Many former Dutch cemeteries are hardly used and daily management is often limited or absent. However, the situation varies greatly from country to country. Different rules and a different management style apply in each country. What the cemeteries share is that they are part of our shared heritage.
Re-use and honor.
Where original Dutch cemeteries have remained in use, preservation of old values is not always a priority. A few examples. In Indonesia, several old European cemeteries are under pressure, on the one hand due to population growth in the cities and on the other hand because the government does not simply give permission for the construction of a new cemetery. As a result, many old graves are cleared and reissued. Often the original structure of the cemetery is also lost, but the local population can at least bury there. In contrast with this are the cemeteries and graveyards in the United States. There are still cemeteries to be found where the Dutch colonists and their descendants are buried. Nevertheless, cemeteries here have also disappeared and made way for skyscrapers.
In Japan it is a matter of honor to preserve the place of the dead as best as possible. The Netherlands is still seen more or less as the owner and holder of such a place. Where the Dutch were given a grave in larger cemeteries, such as in Portugal or Turkey, management is in local hands and how the management is done depends on the situation.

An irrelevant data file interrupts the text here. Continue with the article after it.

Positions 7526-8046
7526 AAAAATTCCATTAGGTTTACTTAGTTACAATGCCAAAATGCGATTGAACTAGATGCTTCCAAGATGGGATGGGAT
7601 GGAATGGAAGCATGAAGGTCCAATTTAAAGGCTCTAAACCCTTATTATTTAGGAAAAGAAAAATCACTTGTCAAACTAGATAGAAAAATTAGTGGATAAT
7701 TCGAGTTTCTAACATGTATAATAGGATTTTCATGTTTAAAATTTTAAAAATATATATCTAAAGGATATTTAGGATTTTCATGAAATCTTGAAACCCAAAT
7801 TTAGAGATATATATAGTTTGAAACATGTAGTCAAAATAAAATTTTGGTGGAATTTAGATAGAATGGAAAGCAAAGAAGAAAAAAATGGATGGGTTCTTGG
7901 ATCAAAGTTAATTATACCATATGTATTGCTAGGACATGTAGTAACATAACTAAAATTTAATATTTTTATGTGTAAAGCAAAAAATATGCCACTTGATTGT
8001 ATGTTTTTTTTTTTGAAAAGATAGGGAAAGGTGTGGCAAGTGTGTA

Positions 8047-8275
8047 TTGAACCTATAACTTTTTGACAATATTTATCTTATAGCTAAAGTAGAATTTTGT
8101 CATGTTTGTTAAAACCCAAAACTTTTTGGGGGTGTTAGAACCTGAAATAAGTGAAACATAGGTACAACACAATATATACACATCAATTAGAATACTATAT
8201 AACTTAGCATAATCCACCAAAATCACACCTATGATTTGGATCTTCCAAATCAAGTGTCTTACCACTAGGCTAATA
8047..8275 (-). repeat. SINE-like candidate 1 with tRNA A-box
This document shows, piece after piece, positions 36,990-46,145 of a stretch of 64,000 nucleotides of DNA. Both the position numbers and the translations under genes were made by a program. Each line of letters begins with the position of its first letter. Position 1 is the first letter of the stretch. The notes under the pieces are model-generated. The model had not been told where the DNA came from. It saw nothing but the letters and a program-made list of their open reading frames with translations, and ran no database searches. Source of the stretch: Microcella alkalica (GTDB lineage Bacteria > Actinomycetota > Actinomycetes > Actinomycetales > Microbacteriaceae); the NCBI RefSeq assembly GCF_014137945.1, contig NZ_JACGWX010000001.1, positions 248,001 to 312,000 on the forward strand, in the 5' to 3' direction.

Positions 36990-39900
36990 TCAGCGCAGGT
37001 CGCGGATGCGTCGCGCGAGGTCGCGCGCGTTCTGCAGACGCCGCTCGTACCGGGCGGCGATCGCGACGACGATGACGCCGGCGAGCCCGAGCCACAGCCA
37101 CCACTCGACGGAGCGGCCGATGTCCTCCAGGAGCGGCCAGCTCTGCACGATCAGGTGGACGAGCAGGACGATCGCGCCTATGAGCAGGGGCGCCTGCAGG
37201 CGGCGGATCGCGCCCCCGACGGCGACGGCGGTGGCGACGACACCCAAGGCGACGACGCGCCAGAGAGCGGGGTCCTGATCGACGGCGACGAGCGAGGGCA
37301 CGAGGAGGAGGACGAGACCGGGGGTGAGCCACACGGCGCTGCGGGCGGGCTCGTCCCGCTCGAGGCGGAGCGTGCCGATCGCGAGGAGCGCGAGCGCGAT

Much more often Dutch people are buried in countless cemeteries around the world, often in relation to maritime and commercial activities. The management of those graves depends on local efforts, but many of them have been lost over time. Not because of mismanagement, but because the space was needed for other purposes or because the grave was no longer maintained.
Management and conservation of heritage in general is often a challenge, both in the Netherlands and abroad. This also applies to cemeteries. The method of preserving buildings, funerary monuments and walls differs per country. Not every country has signed conventions and charters on this subject or has the knowledge and expertise. Internationally, for example, the Burra Charter from Australia serves as a guide document. The charter includes agreements on the meaning of cultural values, conservation, preservation, restoration and reconstruction. In Europe, all kinds of charters have been established by ICOMOS and UNESCO, among others. Where there is no lack of knowledge, however, there is often a lack of resources. The challenge is for all of us to think in terms of opportunities and possibilities so that we can continue to tell stories about our shared past.
Management & conservation
Within this part of the Shared Cemeteries website, we want to offer guidance with regard to management and conservation. The articles have been compiled on the basis of experiences and involvement in numerous projects around the world.
Note: every situation is different and no cemetery is the same. The articles are intended for general support. For questions or specific advice, please do not hesitate to contact us.